CASE Europe Annual Conference: Day 2

Second day of CEAC 2008 in Brighton and it was an early start to walk a few miles across the city in time for the breakfast round tables at 7:45am!

I attended a session titled Technology for Higher Education run by Rebecca Avery from Hobsons. There were six of us and Rebecca had prepared a number of questions to form the basis of discussion. A number of examples of institutions using different types of social media such as Twitter, Facebook and LinkedIn were given with everyone chipping in their own experiences. For my part I talked through the Hi applicant website and some of our other forays into “Web 2.0”. I attended another session on day three run by a representative of Hobsons so I’ll talk more about that later!

Why the student experience is unmanageable and what this means for marketingPeter Slee, Northumbria University

Great session covering the process of attempting to manage the student experience. He covered so much it’s hard to put it across, but I’ll do a notes dump:

  • Compared the decision process to that of choosing a gym:
    • Surroundings
    • Facilities
    • Staff (support, fitness programme)
    • Clientel
    • Cost – affordability and value for money
  • Most students have a pretty acurate view of support, what frustrates them is mismatch of support; e.g. VLE engagement, timetabling,
  • Three issues
    • Conflicting expectations
    • Conflicting motivations
    • Conflicting service levels: This is the easy one to address! (there’s no excuse for cancelled lectures, cardboard sandwiches, grumpy receptionists)
  • Who are their students? They’re not, local, working class, underachievers! They are 75% middle class, above average grades, and only 40% are local.
  • A chart was circulated showing what types of people deviate from the mean for drop-outs – some surprises, some not. Mature, international and clearing students more likely to drop out so this year they’ve not accepted anyone through clearing, but have accepted more “near misses” – someone who wants to come to the university with lower grades is better than someone who doesn’t but chooses through clearing.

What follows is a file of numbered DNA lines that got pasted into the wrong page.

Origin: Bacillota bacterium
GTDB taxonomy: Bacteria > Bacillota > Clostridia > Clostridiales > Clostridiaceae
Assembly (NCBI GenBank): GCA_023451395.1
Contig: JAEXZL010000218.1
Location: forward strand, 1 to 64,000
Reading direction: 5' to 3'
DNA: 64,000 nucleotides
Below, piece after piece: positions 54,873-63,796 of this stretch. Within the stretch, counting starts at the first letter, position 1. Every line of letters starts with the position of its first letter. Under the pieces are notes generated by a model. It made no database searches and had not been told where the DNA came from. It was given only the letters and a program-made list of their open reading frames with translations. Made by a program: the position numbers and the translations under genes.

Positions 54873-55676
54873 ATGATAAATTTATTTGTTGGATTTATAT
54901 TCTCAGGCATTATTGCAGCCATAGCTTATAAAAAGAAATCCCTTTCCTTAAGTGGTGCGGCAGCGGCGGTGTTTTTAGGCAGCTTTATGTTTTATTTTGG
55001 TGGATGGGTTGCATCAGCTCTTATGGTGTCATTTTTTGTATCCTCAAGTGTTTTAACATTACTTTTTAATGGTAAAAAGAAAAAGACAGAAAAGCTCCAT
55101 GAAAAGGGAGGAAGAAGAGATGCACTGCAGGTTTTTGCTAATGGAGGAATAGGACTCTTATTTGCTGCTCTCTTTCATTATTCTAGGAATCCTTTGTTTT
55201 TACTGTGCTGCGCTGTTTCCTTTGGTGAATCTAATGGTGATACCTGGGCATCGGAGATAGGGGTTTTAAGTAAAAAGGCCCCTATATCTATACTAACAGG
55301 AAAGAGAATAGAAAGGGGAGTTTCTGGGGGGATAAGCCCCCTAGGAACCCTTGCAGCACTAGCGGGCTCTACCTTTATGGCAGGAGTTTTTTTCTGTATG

• Develop a sense of belonging: no college/hall means course is the centre of the community. No freshers week (instead apprentice year); every building has a learning hub; 2nd/3rd years act as learning mentors; attendance monitoring.
  • Friends
    • 9 students from across faculties and departments engage with applicants
    • Spaces within social networks
    • VIP web pages
    • Improved conversion rate
    • Lower drop out rate
    • Running for three years… yet this was the first I’d heard about it!

Listening to our users: how Imperial used “mental models” to guide their redesign – Pamela Michael, Imperial College and David Poteet, New City Media

  • Goals of redesign
    • Enhance reputation
    • Find information
    • Reflect the brand
  • Mental Model idea from Indi Young
  • 39 one-to-one interviews over a six week period
  • Research page features a tag cloud… but still not live… hold up at backend, still discussing statistical model
  • Search is really popular – Pamela didn’t know which search system they’re going for (not Google) but it does fancy stuff with publications
  • Oracle CMS
  • Internal blog (not launched until 6 months into project); user guide attached to payslips; banner on old website informing of change 2 weeks before live
  • Added Google Analytics to new site; track usage and show how homepage features drive traffic to other pages (1000% increase in some cases)
  • 65,000 visits per day

Turning MySpace into YourSpaceHotCourses

A couple of chaps from HotCourses, the makers of WhatUni and a few other websites spoke about the web. Brain dump time…

  • Don’t be swept up by the hype – got the impression he wasn’t a fan of Twitter!
  • 12% trust Facebook and YouTube compared to 62% of people who trust Amazon (I think this was in a particular market (16-18 year olds)
  • 37% of Year 12 and 59% of Year 13 students would be prepared to join a University group on Facebook.